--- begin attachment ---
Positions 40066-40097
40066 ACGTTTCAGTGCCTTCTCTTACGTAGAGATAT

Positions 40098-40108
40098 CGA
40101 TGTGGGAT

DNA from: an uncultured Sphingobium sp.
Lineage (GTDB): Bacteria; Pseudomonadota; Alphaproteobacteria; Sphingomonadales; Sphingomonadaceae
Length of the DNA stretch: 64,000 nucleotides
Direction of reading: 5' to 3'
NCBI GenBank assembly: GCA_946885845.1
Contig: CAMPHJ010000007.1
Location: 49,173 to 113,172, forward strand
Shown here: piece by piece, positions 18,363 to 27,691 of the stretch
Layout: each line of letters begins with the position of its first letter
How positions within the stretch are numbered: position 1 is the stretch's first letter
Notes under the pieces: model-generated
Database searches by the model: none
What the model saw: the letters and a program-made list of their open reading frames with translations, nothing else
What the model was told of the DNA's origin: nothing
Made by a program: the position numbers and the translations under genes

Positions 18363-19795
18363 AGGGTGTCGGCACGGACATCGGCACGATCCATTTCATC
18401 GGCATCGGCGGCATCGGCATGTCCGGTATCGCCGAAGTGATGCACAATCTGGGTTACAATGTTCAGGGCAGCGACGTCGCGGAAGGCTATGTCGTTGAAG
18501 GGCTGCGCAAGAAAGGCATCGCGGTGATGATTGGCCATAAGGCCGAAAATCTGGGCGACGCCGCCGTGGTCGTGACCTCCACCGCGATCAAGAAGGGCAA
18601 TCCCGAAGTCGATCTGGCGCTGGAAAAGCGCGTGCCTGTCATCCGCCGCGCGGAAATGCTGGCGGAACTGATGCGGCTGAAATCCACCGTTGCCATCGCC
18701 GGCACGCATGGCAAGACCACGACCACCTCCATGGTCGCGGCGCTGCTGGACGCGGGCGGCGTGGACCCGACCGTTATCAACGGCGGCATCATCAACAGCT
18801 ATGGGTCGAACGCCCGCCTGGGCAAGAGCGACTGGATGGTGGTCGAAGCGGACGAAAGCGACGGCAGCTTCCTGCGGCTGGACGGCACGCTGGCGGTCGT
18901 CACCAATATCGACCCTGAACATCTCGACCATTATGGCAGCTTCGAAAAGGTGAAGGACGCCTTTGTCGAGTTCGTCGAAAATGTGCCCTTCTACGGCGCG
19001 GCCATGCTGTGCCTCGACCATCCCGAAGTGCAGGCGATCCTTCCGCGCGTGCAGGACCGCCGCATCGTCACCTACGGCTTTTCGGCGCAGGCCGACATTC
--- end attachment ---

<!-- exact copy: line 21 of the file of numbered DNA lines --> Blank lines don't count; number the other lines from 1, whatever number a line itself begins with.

Positions 18363-19795